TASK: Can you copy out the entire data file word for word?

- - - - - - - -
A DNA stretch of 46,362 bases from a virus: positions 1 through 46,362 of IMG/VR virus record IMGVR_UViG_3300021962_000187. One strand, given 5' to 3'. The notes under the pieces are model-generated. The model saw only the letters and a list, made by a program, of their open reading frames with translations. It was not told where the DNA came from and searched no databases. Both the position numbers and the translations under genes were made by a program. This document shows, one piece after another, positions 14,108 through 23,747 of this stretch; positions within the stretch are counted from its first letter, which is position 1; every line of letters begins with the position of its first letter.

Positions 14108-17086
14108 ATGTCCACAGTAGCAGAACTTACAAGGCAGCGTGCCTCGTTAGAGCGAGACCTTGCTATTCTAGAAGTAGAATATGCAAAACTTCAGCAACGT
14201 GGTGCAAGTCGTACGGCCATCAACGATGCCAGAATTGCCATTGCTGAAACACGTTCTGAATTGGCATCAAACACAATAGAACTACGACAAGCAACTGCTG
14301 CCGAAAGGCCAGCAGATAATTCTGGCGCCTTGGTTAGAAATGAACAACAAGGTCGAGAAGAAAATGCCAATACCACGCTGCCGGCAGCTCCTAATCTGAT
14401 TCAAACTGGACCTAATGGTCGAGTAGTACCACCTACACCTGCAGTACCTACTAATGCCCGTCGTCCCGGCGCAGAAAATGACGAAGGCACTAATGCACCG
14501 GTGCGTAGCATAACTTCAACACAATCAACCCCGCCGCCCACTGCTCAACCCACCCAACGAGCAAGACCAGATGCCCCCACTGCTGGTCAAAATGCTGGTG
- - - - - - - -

A DNA stretch of 46,362 bases from a virus: positions 1 through 46,362 of IMG/VR virus record IMGVR_UViG_3300021962_000187. One strand, given 5' to 3'. The notes under the pieces are model-generated. The model saw only the letters and a list, made by a program, of their open reading frames with translations. It was not told where the DNA came from and searched no databases. Both the position numbers and the translations under genes were made by a program. This document shows, one piece after another, positions 14,108 through 23,747 of this stretch; positions within the stretch are counted from its first letter, which is position 1; every line of letters begins with the position of its first letter.

Positions 14108-17086
14108 ATGTCCACAGTAGCAGAACTTACAAGGCAGCGTGCCTCGTTAGAGCGAGACCTTGCTATTCTAGAAGTAGAATATGCAAAACTTCAGCAACGT
14201 GGTGCAAGTCGTACGGCCATCAACGATGCCAGAATTGCCATTGCTGAAACACGTTCTGAATTGGCATCAAACACAATAGAACTACGACAAGCAACTGCTG
14301 CCGAAAGGCCAGCAGATAATTCTGGCGCCTTGGTTAGAAATGAACAACAAGGTCGAGAAGAAAATGCCAATACCACGCTGCCGGCAGCTCCTAATCTGAT
14401 TCAAACTGGACCTAATGGTCGAGTAGTACCACCTACACCTGCAGTACCTACTAATGCCCGTCGTCCCGGCGCAGAAAATGACGAAGGCACTAATGCACCG
14501 GTGCGTAGCATAACTTCAACACAATCAACCCCGCCGCCCACTGCTCAACCCACCCAACGAGCAAGACCAGATGCCCCCACTGCTGGTCAAAATGCTGGTG